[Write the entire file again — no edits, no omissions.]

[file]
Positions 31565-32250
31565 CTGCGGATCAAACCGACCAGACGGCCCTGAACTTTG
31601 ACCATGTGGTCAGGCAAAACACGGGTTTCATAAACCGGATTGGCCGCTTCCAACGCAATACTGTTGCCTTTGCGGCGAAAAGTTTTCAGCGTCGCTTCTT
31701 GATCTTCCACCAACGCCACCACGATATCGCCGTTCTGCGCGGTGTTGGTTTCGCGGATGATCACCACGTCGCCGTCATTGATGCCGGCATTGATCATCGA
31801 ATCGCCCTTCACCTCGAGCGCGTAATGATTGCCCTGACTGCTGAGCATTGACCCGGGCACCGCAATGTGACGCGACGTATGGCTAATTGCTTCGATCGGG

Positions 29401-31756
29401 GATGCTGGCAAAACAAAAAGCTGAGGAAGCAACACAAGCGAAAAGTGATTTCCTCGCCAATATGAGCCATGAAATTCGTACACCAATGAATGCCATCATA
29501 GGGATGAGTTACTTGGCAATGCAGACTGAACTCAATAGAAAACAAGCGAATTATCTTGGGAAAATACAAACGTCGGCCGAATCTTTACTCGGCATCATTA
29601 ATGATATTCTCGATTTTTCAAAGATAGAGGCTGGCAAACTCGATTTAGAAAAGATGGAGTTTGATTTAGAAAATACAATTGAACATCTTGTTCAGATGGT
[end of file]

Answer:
Positions 31565-32250
31565 CTGCGGATCAAACCGACCAGACGGCCCTGAACTTTG
31601 ACCATGTGGTCAGGCAAAACACGGGTTTCATAAACCGGATTGGCCGCTTCCAACGCAATACTGTTGCCTTTGCGGCGAAAAGTTTTCAGCGTCGCTTCTT
31701 GATCTTCCACCAACGCCACCACGATATCGCCGTTCTGCGCGGTGTTGGTTTCGCGGATGATCACCACGTCGCCGTCATTGATGCCGGCATTGATCATCGA
31801 ATCGCCCTTCACCTCGAGCGCGTAATGATTGCCCTGACTGCTGAGCATTGACCCGGGCACCGCAATGTGACGCGACGTATGGCTAATTGCTTCGATCGGG

Positions 29401-31756
29401 GATGCTGGCAAAACAAAAAGCTGAGGAAGCAACACAAGCGAAAAGTGATTTCCTCGCCAATATGAGCCATGAAATTCGTACACCAATGAATGCCATCATA
29501 GGGATGAGTTACTTGGCAATGCAGACTGAACTCAATAGAAAACAAGCGAATTATCTTGGGAAAATACAAACGTCGGCCGAATCTTTACTCGGCATCATTA
29601 ATGATATTCTCGATTTTTCAAAGATAGAGGCTGGCAAACTCGATTTAGAAAAGATGGAGTTTGATTTAGAAAATACAATTGAACATCTTGTTCAGATGGT